Secondary goals are for participants “to continue to develop OIE-related planning skills that will aid them when they return to their home units and when they participate in real operational planning teams in the future.”

“DHS will continue to identify and evaluate […] online activity associated with the spread of disinformation, conspiracy theories, and false narratives, […] and provide updated information, as necessary” — DHS National Terrorism Advisory, August, 2021

The White House considers domestic terrorism as “the most urgent terrorism threat the United States faces today,” and the US government views Americans who share grievances against lockdowns, mandatory vaccinations, and other restrictions as potential domestic terror threats.

Under the National Strategy for Countering Domestic Terrorism, the administration is trying to understand “how foreign malign influence operations and the dissemination of disinformation, including by foreign governments, relate to the domestic terrorism threat we face.”

At the same time, “DHS is advancing authoritative sources of information to debunk and, when possible, preempt false narratives and intentional disinformation, and providing educational materials to promote resilience to the risks associated with interacting with and spreading disinformation, conspiracy theories and false narratives.”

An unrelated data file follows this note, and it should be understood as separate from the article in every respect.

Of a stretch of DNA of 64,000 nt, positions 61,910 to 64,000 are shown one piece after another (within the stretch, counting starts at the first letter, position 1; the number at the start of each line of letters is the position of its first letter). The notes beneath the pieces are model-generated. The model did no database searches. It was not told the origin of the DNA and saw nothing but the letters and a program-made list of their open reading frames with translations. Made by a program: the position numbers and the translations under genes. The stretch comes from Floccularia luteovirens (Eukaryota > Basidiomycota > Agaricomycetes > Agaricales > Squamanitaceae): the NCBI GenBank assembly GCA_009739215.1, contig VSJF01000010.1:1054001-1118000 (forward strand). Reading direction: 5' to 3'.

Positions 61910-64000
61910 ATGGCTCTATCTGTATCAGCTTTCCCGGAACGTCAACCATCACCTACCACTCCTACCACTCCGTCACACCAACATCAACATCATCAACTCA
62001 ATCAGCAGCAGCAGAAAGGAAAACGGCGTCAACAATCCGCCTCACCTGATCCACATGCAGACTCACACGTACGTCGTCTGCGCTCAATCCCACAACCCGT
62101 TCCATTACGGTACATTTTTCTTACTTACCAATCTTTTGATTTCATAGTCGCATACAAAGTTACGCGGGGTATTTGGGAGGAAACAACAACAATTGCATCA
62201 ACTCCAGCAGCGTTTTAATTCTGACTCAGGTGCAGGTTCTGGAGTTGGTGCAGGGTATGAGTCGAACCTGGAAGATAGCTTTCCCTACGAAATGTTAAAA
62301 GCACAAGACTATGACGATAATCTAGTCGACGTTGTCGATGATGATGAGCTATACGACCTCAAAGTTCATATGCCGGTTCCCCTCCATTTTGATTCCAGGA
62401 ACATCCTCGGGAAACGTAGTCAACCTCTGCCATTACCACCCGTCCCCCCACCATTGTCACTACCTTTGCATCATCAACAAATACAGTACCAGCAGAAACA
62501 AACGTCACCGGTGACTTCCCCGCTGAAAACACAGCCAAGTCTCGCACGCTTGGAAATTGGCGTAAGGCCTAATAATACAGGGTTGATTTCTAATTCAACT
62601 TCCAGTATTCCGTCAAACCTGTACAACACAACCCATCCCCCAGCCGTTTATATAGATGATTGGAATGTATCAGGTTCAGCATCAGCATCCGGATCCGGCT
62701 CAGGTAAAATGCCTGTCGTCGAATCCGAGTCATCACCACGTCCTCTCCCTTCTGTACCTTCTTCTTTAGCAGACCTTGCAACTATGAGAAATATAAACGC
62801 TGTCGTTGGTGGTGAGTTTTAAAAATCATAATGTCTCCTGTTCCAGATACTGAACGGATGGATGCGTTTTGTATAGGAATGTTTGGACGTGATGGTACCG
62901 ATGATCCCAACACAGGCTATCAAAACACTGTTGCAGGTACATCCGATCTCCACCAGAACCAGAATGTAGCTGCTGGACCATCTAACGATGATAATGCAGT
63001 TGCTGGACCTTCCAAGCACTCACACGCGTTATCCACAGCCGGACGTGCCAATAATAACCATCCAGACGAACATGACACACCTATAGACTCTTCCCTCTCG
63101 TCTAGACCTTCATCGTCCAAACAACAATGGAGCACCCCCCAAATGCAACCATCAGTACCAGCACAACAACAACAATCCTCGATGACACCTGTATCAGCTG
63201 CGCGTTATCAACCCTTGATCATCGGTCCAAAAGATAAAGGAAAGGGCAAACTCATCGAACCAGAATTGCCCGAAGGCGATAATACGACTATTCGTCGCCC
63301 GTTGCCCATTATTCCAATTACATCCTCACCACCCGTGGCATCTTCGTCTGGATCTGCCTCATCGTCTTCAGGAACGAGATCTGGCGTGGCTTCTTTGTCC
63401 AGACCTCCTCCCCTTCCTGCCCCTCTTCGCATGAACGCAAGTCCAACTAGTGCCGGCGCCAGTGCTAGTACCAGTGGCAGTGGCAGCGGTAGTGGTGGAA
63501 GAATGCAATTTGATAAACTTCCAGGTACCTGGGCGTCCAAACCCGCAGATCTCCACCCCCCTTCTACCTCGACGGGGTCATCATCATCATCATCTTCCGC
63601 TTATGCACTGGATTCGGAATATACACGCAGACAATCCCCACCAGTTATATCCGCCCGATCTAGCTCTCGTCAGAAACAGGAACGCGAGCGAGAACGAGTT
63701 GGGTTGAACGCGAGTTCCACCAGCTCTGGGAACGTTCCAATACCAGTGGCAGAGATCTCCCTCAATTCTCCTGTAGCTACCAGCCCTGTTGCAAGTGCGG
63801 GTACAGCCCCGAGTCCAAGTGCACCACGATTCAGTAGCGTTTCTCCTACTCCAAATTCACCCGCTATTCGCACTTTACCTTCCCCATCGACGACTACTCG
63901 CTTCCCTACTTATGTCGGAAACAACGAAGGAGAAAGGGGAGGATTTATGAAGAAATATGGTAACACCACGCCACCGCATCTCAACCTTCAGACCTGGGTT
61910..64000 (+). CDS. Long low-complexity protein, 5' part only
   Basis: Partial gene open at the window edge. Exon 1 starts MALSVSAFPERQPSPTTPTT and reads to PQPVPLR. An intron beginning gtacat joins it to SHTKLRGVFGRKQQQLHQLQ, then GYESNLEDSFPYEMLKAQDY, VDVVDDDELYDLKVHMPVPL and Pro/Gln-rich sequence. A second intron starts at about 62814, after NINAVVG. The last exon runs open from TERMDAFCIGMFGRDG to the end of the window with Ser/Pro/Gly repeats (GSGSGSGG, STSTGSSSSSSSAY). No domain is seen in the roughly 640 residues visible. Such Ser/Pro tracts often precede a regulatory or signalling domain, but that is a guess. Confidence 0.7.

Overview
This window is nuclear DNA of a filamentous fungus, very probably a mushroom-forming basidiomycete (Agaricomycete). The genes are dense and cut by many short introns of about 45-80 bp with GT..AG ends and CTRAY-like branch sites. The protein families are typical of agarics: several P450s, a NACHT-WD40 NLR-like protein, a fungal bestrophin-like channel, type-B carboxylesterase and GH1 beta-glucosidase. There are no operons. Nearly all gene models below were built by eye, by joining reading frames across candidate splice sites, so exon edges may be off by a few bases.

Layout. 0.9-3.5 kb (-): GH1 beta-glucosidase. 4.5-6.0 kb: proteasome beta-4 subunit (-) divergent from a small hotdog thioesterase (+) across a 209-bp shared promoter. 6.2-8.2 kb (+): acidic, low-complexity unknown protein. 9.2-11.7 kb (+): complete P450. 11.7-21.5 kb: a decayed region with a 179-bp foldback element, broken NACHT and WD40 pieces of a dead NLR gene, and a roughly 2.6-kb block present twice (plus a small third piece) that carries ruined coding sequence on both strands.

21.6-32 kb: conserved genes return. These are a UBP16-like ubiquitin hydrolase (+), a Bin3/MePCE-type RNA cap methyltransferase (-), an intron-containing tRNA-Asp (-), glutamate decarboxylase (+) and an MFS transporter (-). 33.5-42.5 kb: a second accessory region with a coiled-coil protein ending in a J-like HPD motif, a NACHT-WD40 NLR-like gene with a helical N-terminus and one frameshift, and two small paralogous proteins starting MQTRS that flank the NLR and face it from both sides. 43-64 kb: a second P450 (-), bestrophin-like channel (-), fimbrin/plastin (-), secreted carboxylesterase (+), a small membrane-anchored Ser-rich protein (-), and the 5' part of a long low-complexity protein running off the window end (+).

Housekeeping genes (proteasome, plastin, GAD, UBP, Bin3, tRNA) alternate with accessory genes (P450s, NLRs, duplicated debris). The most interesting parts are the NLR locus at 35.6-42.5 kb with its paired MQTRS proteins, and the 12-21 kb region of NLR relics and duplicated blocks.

So, while the military is learning how to deceive foreign audiences, the government is actively engaging in information campaigns to influence domestic audiences.

What is the purpose of deception if not to influence an intended outcome?

Can the two be mutually exclusive? How blurry is the line between them?

Google-backed RAND report recommends infiltrating & subverting online conspiracy groups from within

DARPA to ‘exploit social media, messaging & blog data’ to track geopolitical influence campaigns

Intel agency awards contract to company that harvests social media text, data

Big tech COVID-19 surveillance data & censorship threaten privacy & free speech: op-ed

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Tim Hinchliffe
Tim Hinchliffe is the editor of The Sociable. His passions include writing about how technology impacts society and the parallels between Artificial Intelligence and Mythology. Previously, he was a reporter for the Ghanaian Chronicle in West Africa and an editor at Colombia Reports in South America. tim@sociable.co